canon fd 1.4 lens iris not working, any ideas?

Discussion in 'Canon' started by johnsonholding, Feb 3, 2006.

  1. Just wondering if there is a fix to this problem? I have tried the
    aperature lever in several positions to see if this help. Nothing. I
    cannot see the iris closing at all, no matter whihc lever I push. Any
    johnsonholding, Feb 3, 2006
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  2. johnsonholding

    Skip M Guest

    Mount it on the camera. It won't work dismounted...if I remember right.
    Skip M, Feb 4, 2006
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  3. It should work for reverse macro, if the pins are pressed in and the
    aperature lever is over, right?
    johnsonholding, Feb 4, 2006
  4. johnsonholding

    Tony Polson Guest

    With lenses 'of a certain age', it is very common for lubricant grease
    to find its way into the iris diaphragm and jam it. This can be cured
    by getting a qualified camera technician to service the lens (CLA).
    Tony Polson, Feb 4, 2006
  5. well, when I bought it, it was supposedly 'working' so I will take it
    back and get a refund - I am not up to paying $50-75 to repair a lens
    that should be working in the first place. thanks for the tip though.
    johnsonholding, Feb 4, 2006
  6. johnsonholding

    Doug Robbins Guest

    This is normal for an FD lens. Read the follwing from a posting by "Jim
    Phelps" made on 12-5-02.

    "You can check the functionality of the older style Canon FD lenses by
    releasing the mount lock by depressing the catch located on the back of the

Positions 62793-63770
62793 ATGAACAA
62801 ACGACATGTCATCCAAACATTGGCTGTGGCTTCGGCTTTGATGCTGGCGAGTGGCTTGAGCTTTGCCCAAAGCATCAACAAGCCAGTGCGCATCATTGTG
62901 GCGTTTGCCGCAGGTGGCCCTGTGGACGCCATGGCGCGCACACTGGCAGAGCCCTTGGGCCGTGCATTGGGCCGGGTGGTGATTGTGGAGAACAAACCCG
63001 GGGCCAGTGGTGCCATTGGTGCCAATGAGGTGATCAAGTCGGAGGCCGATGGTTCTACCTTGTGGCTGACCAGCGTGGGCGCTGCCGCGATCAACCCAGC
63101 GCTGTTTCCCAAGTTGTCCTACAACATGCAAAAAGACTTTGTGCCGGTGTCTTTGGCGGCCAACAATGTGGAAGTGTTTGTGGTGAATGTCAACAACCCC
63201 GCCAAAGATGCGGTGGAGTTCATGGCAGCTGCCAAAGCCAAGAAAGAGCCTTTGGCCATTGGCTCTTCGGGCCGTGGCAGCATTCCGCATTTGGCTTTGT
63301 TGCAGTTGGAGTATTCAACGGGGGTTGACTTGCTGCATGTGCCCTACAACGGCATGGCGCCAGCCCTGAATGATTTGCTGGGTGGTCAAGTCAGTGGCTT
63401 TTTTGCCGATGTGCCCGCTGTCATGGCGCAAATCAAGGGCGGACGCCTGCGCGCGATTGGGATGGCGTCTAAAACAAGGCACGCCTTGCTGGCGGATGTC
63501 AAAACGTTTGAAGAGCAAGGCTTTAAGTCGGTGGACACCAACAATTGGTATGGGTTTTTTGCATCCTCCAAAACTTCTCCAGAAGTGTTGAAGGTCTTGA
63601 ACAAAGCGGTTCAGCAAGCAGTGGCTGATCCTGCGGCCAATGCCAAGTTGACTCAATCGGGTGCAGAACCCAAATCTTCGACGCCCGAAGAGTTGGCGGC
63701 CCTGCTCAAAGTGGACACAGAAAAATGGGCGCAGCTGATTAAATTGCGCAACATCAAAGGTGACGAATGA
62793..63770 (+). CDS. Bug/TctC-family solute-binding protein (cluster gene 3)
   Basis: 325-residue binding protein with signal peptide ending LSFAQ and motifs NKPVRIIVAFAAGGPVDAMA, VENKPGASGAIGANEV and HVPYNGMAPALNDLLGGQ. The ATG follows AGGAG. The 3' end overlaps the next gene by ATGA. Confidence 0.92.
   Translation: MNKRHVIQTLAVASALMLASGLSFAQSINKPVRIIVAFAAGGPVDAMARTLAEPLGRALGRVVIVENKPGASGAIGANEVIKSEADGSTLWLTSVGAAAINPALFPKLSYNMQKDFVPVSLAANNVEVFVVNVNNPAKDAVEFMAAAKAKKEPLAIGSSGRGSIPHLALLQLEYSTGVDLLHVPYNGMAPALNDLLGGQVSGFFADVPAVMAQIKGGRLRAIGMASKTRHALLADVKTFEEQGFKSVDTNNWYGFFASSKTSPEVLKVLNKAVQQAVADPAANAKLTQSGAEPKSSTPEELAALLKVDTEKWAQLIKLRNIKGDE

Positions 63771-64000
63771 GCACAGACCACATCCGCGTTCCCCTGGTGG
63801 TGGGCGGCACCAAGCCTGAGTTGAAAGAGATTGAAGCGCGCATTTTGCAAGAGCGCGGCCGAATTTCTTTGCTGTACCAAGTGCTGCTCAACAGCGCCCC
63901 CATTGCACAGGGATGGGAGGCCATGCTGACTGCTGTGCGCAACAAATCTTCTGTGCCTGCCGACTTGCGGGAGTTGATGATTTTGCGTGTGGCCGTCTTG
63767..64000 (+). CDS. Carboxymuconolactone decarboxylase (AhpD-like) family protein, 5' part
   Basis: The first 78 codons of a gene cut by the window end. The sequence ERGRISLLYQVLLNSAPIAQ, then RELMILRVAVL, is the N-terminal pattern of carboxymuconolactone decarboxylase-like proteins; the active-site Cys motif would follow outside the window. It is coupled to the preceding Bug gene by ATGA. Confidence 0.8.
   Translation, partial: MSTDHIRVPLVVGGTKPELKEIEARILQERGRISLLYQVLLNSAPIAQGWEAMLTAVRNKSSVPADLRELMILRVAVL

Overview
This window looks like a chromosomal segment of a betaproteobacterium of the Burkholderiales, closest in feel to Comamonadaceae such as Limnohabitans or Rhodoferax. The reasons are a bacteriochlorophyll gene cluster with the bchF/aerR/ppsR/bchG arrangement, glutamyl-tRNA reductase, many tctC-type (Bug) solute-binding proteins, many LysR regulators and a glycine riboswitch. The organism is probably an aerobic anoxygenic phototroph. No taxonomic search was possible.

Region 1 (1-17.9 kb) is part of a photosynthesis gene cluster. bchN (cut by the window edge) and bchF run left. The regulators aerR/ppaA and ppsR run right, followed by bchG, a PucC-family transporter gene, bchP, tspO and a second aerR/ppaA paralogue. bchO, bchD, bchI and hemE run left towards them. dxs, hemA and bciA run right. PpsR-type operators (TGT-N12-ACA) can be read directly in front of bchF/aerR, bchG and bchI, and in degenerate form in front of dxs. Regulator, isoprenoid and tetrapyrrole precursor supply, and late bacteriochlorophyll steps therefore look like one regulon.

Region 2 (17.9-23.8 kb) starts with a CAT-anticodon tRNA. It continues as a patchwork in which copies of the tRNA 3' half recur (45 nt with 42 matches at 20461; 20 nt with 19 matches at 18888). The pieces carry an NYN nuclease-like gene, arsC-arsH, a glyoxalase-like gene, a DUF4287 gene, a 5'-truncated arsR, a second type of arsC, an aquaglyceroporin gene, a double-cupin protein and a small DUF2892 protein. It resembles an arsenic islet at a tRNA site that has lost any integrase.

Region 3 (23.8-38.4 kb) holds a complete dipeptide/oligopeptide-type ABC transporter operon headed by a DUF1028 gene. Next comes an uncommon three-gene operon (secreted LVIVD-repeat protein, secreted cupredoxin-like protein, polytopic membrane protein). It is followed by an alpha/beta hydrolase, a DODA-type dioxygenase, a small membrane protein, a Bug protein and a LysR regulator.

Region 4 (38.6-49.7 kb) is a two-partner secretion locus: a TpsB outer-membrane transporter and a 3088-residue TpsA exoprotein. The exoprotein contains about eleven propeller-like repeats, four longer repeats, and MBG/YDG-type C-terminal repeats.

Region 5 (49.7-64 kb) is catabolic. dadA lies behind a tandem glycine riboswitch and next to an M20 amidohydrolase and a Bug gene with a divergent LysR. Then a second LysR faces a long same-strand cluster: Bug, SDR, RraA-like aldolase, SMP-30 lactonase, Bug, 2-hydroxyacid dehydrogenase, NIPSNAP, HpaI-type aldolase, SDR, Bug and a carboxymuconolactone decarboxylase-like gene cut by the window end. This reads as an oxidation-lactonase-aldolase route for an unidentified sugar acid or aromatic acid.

mounting ring at the top in the notch for the bayonet mount. The rear lens
    cap can be used to do this as well as a long fingernail. This ring will
    turn counter clockwise (when viewed from the back of the lens) and you need
    to turn it at least 1/8 of a turn. Then there is a lever at the bottom of
    the rear mount that you need to move to the right. This lever, if not
    moved, will normally keep the aperture wide open for composing and focusing.
    When you move this lever to the right, it will close down the aperture and
    you can cycle through the range. When you do this a lever on the left side
    should move up and down to correspond with the aperture movement. This
    lever coupled with the 'circle' in the light meter to place that circle over
    the needle for correct exposure. It also was used by the automatic metering
    modes so the camera could set the correct f-stop or know what f-stop was
    chosen. Let go of this bottom lever quickly so you can see if the diaphragm
    is sticking or not. The diaphragm should spring back very quickly, if not,
    the lens needs a cleaning."

    Mount the lens on a camera and you should see the aperture change as the
    aperture settings are changed and the shutter is tripped. It will close down
    from full aperture to the set aperture and return. If it does this instanly
    the lens is probably fine.

    Doug Robbins, Feb 4, 2006
  7. johnsonholding

    Doug Robbins Guest

    Also this posting by "Malcom Stewart" on 12-4-02:

    "Original FD series (now known as breech-lock, BL) have aperture fully open
    when off the camera. On later FD lenses (sort of bayonet-like) the aperture
    goes to a mid value when lens is taken off camera. In both types the
    aperture ring is disabled. From memory, rear lens caps differ subtly
    between the two types. "

    Doug Robbins, Feb 4, 2006
  8. I have managed to depresses the little switch under the breech lock and
    when I turn the iris on the barrel, the smaller aperature switch moves
    freely and nicely - but the iris in the camera does not open or close.
    johnsonholding, Feb 7, 2006
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